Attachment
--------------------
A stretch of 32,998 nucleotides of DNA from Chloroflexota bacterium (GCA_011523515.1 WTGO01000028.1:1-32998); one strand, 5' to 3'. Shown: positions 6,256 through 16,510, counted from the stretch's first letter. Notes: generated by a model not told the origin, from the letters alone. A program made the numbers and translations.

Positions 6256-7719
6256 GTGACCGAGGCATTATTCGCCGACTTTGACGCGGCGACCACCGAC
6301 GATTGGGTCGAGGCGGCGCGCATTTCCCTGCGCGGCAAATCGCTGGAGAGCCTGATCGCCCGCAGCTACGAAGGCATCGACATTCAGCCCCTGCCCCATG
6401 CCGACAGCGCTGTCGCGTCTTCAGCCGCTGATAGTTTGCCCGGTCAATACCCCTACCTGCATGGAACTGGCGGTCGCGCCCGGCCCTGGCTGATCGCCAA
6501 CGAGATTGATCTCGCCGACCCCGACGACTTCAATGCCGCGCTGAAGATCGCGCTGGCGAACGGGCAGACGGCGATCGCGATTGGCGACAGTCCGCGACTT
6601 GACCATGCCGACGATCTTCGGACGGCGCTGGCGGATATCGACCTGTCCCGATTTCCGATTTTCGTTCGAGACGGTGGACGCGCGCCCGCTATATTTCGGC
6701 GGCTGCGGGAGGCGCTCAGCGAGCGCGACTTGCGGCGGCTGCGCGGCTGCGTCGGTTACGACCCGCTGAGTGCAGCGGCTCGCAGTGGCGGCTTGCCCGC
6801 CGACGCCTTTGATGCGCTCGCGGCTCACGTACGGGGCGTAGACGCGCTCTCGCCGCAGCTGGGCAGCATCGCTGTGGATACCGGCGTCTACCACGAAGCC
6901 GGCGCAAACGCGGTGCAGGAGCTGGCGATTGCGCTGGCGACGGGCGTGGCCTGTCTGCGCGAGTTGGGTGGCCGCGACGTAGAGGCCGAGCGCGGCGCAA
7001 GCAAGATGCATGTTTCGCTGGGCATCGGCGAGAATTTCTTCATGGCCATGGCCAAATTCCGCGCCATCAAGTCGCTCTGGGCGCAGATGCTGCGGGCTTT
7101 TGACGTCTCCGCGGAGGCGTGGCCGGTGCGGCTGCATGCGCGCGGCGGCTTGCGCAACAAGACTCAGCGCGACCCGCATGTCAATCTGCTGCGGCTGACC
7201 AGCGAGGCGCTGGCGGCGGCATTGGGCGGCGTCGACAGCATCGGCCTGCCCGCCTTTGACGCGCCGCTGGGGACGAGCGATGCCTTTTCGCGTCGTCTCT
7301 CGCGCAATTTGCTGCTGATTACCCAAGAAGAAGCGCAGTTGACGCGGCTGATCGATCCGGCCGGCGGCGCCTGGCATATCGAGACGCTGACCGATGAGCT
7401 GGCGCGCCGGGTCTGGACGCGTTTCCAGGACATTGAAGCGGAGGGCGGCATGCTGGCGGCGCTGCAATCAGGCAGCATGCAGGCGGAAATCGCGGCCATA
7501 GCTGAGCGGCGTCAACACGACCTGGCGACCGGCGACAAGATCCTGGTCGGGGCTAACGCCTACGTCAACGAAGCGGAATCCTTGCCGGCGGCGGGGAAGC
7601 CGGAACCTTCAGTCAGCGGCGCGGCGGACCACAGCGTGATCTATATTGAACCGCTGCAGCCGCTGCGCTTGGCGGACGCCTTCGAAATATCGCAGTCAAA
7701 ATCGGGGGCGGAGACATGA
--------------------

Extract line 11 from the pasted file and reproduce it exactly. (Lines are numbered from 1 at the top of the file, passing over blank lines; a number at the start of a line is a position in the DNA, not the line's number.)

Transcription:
7001 GCAAGATGCATGTTTCGCTGGGCATCGGCGAGAATTTCTTCATGGCCATGGCCAAATTCCGCGCCATCAAGTCGCTCTGGGCGCAGATGCTGCGGGCTTT